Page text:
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New cornets are a significant investment for a brass musician. Those looking for a new instrument thus first should consider the limitations of their budget. They also must try and listen to many different cornets, getting advice from professionals and choosing a new cornet for the tone and quality of the instrument instead of how it looks.
In general, when buying a new cornet, it is a good idea to spend as much as the budget allows. Some excellent deals are available from some dealers and stores, so it is not possible to say that a cheaper new cornet is not a good one, but typically, a higher price translates to better quality materials and manufacturing. The result is better overall playability and tone, as well as a decreased risk of major malfunctions. In the long run, shelling out a little more for a higher-quality instrument will save the player money in both repairs and having to buy a new instrument once the old one is outgrown.
Next, try many different cornets. Every model is a little different, and because no two players have the exact same facial structure, embouchure and hand size, those wishing to purchase a new instrument must choose for themselves what instrument is the best match for them. In fact, some different models within the same line might have slight differences, so once a person has settled on the type of cornet he wants, play as many of that type as possible to find the best one.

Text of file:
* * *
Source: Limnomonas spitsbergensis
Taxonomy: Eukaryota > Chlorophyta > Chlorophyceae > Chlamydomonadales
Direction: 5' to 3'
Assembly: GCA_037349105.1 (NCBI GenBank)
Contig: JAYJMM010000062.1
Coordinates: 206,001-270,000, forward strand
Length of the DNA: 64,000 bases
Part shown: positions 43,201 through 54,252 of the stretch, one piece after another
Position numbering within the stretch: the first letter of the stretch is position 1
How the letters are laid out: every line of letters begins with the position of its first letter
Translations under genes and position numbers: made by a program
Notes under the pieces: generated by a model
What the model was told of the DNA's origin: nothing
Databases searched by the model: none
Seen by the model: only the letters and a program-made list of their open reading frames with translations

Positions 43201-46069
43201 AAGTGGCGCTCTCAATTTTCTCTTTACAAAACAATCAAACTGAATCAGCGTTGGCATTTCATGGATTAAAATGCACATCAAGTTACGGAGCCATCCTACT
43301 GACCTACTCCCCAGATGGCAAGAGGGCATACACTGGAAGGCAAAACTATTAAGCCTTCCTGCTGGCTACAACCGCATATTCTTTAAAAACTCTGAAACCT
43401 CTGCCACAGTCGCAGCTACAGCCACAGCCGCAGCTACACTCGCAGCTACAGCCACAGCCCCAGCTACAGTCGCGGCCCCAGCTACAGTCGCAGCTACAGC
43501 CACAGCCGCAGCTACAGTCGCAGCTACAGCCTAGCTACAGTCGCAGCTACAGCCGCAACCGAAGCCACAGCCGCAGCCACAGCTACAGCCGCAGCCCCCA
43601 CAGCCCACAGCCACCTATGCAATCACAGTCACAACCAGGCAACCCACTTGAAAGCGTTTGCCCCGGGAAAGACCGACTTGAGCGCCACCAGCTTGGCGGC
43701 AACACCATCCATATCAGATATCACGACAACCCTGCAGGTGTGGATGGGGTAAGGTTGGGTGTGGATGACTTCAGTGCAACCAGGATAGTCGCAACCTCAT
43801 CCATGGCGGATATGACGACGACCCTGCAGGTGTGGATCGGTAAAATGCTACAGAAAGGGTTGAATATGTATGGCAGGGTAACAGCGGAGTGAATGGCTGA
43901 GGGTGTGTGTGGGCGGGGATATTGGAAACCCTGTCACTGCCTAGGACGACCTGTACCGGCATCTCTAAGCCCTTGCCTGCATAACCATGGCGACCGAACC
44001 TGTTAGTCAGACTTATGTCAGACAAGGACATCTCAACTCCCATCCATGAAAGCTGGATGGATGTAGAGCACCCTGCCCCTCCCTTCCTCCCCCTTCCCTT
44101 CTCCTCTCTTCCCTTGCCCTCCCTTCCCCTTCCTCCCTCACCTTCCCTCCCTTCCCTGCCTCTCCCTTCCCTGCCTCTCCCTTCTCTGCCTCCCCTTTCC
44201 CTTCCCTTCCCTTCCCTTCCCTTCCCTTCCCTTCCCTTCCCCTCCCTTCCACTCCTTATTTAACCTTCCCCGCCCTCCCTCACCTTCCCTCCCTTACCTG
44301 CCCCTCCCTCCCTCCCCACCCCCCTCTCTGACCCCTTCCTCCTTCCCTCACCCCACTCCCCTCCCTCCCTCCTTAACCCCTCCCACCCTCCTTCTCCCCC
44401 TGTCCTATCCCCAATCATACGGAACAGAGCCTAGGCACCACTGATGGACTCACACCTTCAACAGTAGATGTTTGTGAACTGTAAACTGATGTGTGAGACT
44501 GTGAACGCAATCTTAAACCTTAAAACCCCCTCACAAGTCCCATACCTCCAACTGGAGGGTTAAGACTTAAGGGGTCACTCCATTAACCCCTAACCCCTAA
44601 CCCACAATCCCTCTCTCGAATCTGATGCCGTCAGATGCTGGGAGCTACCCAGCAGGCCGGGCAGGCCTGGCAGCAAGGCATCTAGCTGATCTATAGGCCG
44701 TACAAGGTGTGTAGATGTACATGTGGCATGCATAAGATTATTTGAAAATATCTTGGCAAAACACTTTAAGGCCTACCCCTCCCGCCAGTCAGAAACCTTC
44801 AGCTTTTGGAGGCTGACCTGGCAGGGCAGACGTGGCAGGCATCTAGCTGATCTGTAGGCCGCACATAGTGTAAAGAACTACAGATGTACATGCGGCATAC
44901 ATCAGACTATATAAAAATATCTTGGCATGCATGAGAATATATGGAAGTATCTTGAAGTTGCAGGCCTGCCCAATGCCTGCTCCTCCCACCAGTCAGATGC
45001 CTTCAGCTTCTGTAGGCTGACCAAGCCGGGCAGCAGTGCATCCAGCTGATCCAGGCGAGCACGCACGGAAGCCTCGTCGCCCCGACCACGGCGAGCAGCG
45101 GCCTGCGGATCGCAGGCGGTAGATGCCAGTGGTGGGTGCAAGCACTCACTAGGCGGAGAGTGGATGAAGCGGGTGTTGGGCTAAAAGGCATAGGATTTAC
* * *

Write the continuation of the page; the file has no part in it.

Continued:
When it is time to try each new cornet, try the instrument on a familiar, comfortable mouthpiece which ideally is of at least slightly better quality than the mouthpiece that comes with the instrument. A good mouthpiece can vastly change how the cornet plays, so do not axe a new cornet from the potential "to buy" list until it is clear that the cornet still is lacking even with different mouthpiece options.
Another good tip for buying a new cornet is to check market listings for the instrument. Compare the manufacturer's suggested retail price for new instruments with the market value of the same models that are used. This should provide some concept of the depreciation rate for the instrument. Pick an instrument that keeps its value well over time in addition to having good tone and playability. This lets the player sell the cornet if desired with a much less significant amount of loss.
Salespeople in music stores often sell cornets. Many of these salespeople are not cornet experts. Some even have deals with manufacturers that provide commissions for sales on particular instruments. Thus, it is often better to talk to professional cornet players, cornet and trumpet teachers at the university or college level and independent dealers who have direct relationships with the manufacturers.
Lastly, do not be swayed by only the aesthetics of the instrument. Manufacturers offer many different finish options, many of which look amazing initially. The problem with these finishes, which often are just painted, is that they chip and are damaged easily. Some etchings on the instrument are a better choice for beauty and individualization.